The Unbeatable Squirrel Girl #4 — Writer: Ryan North; Art: Erica Henderson; Colors: Rico Renzi
Spider-Woman #3 — Writer: Dennis Hopeless; Pencils: Javier Rodriguez; Inks: Alvaro Lopez; Colors: Rachelle Rosenberg
Jem and the Holograms #11 — Writer: Kelly Thompson; Art: Sophie Campbell; Colors: M. Victoria Robado
This is another week with a bunch of… well, not “kids’ comics,” but comics suitable for all ages; I’m an increasingly-aging white male, and, to varying degrees, I like them all. Moon Girl and Devil Dinosaur, for example, has been a delight so far, with its ultra-smart (she’s like a younger and much less annoying Amadeus Cho), scrappy and adorable preteen heroine, who’s a poster child for every bullied bright kid out there; it’s no surprise that writers Montclare and Reeder are also the creative team behind Image’s similarly-empowering Rocket Girl. Mix in Natacha Bustos’s pitch-perfect art, and this is an entertaining book that deserves to be a hit. Squirrel Girl is cut from similar cloth — its indefatigable title character could be Lunelle of Moon Girl grown to college age, and with super-powers — except that, having been around longer, it’s already achieved its groove: a breezy, brainy, infectious mix of adventure and humor that’s very hard to resist. Pick up this issue, involving Darleen and crew tackling a time-traveling, world-conquering Dr. Doom, and see why some of us think this is the bright future of comics. Spider-Woman is more traditional superhero stuff, but very well done and modern — it’s heir to recently-concluded runs like the Fraction/Aja Hawkeye and the Waid/Samnee Daredevil — and watching its kick-ass, problem-solving heroine fighting against a gang of Skrulls (who’ve trapped her and a bunch of pregnant alien women in a hospital situated in a black hole… oh, and she’s pregnant and about to give birth, too, which slows her down only a little) is about as much fun as you can get out of any Marvel comic these days. Black Canary, over at DC, concludes its first arc with a bunch of revelations and a big old seven-page apocalypse-monster-versus-rock-band fight, told with no dialogue and only two sound effects — and if that sounds hard… well, you’re underestimating Batgirl writer Brenden Fletcher and, most especially, artist Annie Wu, whose imaginative panel designs and graphics make the whole thing sing, even silently. That leaves the most unexpected hit of all, the IDW-published Jem and the Holograms; if the disastrous movie last year had had one-tenth the spark, humanity and design/fashion sense that the Thompson/Campbell creative team delivers here, it would have been a hit too.
Extraordinary X-Men #6 — Writer: Jeff Lemire; Art: Victor Ibanez; Colors: Jay David Ramos
Avengers #4 — Writer: Mark Waid; Art: Mahmud Asrar; Colors: Dave McCaig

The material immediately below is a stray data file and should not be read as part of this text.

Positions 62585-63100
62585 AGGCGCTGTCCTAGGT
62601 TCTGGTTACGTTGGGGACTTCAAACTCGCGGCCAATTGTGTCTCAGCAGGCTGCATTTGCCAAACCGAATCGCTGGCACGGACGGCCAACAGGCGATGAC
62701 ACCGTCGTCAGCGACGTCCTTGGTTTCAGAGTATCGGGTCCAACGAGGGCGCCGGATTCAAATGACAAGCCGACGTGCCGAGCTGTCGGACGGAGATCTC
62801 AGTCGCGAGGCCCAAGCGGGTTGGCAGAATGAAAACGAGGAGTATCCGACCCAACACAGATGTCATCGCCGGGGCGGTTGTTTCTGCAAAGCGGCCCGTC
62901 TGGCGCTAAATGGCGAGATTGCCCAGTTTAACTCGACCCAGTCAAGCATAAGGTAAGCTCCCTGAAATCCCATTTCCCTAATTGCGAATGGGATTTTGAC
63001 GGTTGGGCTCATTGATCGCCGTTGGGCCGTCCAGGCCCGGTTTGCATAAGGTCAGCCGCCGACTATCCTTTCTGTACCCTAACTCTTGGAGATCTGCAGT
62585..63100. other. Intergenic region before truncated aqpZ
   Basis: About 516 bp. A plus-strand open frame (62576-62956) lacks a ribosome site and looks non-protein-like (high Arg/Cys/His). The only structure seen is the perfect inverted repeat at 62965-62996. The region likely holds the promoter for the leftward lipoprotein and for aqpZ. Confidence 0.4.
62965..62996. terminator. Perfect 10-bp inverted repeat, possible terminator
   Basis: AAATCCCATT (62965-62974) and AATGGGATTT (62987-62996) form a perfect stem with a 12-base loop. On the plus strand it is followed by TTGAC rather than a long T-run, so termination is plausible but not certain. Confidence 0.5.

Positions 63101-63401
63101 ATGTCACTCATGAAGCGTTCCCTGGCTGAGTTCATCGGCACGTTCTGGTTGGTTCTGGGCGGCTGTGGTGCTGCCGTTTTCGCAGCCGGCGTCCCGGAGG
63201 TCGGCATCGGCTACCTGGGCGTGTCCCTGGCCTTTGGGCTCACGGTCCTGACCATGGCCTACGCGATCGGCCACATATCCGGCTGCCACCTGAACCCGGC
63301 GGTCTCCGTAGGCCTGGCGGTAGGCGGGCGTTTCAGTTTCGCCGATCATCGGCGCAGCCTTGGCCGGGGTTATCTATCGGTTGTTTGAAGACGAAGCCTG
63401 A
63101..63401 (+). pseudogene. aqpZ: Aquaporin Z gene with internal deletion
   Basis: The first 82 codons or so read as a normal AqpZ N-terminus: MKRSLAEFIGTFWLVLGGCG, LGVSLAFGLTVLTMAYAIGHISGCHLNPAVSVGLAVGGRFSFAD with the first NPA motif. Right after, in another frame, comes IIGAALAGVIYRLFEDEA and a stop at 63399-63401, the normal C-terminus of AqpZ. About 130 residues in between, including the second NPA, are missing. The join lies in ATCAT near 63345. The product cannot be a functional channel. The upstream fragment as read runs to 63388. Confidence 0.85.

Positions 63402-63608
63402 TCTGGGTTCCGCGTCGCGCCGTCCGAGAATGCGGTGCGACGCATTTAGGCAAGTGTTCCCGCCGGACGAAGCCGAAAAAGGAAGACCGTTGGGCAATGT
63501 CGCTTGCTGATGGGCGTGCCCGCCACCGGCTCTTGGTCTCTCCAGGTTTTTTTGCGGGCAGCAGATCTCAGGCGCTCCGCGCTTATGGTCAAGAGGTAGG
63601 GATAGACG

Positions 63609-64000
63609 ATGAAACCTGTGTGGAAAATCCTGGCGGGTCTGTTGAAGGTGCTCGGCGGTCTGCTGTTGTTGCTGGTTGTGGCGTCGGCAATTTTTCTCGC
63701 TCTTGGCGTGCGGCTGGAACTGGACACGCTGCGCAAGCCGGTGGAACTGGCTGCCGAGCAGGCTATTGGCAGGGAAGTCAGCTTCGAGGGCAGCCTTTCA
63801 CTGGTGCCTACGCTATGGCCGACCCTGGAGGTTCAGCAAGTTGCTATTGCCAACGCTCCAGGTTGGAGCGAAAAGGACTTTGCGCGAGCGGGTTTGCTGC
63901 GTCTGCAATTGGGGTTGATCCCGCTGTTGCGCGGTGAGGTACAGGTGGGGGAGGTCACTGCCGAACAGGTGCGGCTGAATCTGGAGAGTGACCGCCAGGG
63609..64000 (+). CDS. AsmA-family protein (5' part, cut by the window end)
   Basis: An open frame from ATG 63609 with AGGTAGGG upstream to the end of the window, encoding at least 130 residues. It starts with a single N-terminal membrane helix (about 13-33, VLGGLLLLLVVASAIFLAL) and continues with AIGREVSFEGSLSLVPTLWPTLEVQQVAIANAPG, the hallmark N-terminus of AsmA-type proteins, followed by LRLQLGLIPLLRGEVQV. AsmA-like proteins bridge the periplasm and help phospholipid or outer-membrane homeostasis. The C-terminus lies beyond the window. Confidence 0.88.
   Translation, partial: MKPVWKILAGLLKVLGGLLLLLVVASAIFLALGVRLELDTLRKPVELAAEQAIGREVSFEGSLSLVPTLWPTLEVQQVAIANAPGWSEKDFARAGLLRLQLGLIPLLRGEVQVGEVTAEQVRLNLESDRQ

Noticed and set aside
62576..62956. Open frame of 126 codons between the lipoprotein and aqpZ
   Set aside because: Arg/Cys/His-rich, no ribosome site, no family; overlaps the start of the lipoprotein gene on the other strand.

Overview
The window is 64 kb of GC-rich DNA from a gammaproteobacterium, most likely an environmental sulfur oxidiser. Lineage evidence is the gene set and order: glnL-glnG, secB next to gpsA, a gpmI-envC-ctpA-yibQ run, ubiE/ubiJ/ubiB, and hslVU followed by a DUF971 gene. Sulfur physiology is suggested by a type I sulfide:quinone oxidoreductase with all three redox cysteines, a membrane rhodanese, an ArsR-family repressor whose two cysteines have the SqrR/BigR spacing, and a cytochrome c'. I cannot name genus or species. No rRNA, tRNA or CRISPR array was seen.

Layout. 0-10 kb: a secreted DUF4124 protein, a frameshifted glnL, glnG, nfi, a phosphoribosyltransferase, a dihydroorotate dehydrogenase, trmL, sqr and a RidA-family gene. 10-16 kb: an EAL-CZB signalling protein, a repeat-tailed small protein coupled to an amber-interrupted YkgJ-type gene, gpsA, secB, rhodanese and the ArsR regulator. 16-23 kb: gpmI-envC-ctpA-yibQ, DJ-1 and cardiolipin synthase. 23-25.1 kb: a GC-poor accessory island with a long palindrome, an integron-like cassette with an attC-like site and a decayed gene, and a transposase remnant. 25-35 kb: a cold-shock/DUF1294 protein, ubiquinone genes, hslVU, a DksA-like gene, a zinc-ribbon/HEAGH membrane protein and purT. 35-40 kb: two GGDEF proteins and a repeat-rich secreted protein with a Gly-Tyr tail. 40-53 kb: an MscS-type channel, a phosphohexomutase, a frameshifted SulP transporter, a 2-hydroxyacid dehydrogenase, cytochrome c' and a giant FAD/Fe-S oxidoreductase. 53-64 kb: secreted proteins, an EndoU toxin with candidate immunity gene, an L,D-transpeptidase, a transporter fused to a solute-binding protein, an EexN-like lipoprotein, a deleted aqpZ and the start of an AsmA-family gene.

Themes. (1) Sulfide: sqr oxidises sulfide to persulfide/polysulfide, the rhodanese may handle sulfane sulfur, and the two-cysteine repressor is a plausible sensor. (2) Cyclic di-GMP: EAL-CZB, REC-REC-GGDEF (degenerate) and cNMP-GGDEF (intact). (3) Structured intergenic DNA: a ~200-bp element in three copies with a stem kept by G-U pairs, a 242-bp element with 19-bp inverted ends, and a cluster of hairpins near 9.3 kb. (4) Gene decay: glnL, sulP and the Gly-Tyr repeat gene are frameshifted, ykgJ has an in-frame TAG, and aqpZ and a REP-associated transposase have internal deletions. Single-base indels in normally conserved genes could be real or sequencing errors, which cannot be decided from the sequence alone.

A couple of more-traditional Marvel books — Old Man Logan and Extraordinary X-Men are both by Jeff Lemire, and share the same alternate-universe Wolverine character; Old Man Logan follows him from his first appearance on “our” Marvel earth, before the events in Extraordinary X-Men, and is much shadowier (Sorrentino’s art reminds me of the similarly-textured Alex Maleev, whose Daredevil books had a similar combination of dreamlike and gritty), while Extraordinary X-Men is a more traditional group-superhero book, with Storm, Colossus, Iceman, Nightcrawler, Magik and the young Jean Gray being added to the mix, and put through their paces by Lemire smoothly and well; the one disappointment is the lack of pencils by Humberto Ramos, whose art has contributed quite a bit of energy to the proceedings — but, given the book’s bi-weekly schedule, it’s clear why he needed a two-issue break, so that’s not a game-changer. All-New All-Different Avengers, meanwhile, continues to benefit from old pro Mark Waid’s easy familiarity with the characters, and watching the new members of the team inter-relate (whether squabbling like Ms. Marvel and Nova or smooching like Replacement Cap and Replacement Thor) and learn how to fight together is most of the fun. “Fun” is the attraction of Deadpool/Cable, too, as Fabian Nicieza, another old pro, crafts a time-travelling circular-paradox trap for the two lead characters, and watching Wade, especially, try to get out of it without accidentally killing civilians (at least, not after the first ten times) and name-checking Groundhog Day provides plenty of entertainment.
Suicide Squad Most Wanted: Deadshot and Katana #1 (of 6) — (Deadshot): Writer: Brian Buccellato; Pencils: Victor Bogdanovic; Inks: Richard Friend; Colors: Michael Spicer; (Katana): Writer: Mike W. Barr; Art: Diogenes Neves; Colors: Carrie Strachan
Superman #48 — Writer: Gene Yang; Pencils: Howard Porter and Adrian Syaf; Inks: Inks: Porter, Don Ho and Jerome K. Moore; Colors: Hi-Fi
Art Ops #4 — Writer: Shaun Simon; Art: Michael Allred and Matt Brundage; Breakdowns: Rob Davis; Colors: Laura Allred
DC/Vertigo offerings, with Vertigo outpolling the main company. Suicide Squad Most Wanted is a decent deal: a mini-series anthology with two 20-page continued stories in each issue, one following Deadshot and one Katana, for $4.99; if you like the characters generally, you should like these offerings too (and it’s nice to see her creator and longtime Outsiders writer Mike W. Barr back in action). Superman has reverted to its ’90s storytelling style, with Superman, Action and Superman/Wonder Woman offering consecutive chapters of one big story: in this case, that of a depowered Clark Kent fighting a world-threatening Vandal Savage; in this installment, Clark tries to use kryptonite as chemotherapy, in an attempt to jumpstart his powers. Yang gives artist Porter a couple of decent splash-page opportunities, but let’s face it: with this setup, you’re either reading all of the super-titles right now, or none of them; the exception might be if you’re getting the coloring-book cover for this issue — and it’s a good one, with Classic Superman battling a swarm of robotic insects (if you’re looking for the whole set, the other variant black-and-white covers this week are Cyborg #7, Aquaman #48, Deathstroke #14, We Are Robin #8, Teen Titans #16, Lois and Clark #4, Grayson #16 and JLA #7; most offer standard super-character splashes, with Cyborg’s stylized circuit-board patterns and Aquaman’s battle against a multi-tentacled sea creature the most stylish exceptions). Over at the Vertigo imprint, Last Gang in Town is almost a parody of the company’s early years, with a Thatcher-era British-punk-rock plot that’s enlivened by the defiantly scruffy art by the wonderfully-named Rufus Dayglo (who brought a similar wild energy to Tank Girl a few years back). Art Ops, about paintings come to life and a shadowy organization that protects them, suffers from having only about 50% Michael Allred art, and therefore being only 50% as good (he’s the only artist who can sell the book’s absurd premise). Twilight Children, the Gilbert Hernandez/Darwyn Cooke collaboration, concludes with a burst of magic realism and murky plot, but is so simultaneously good-looking and haunting, and its two seemingly-disparate creators mesh so seamlessly, that it’s worth the effort.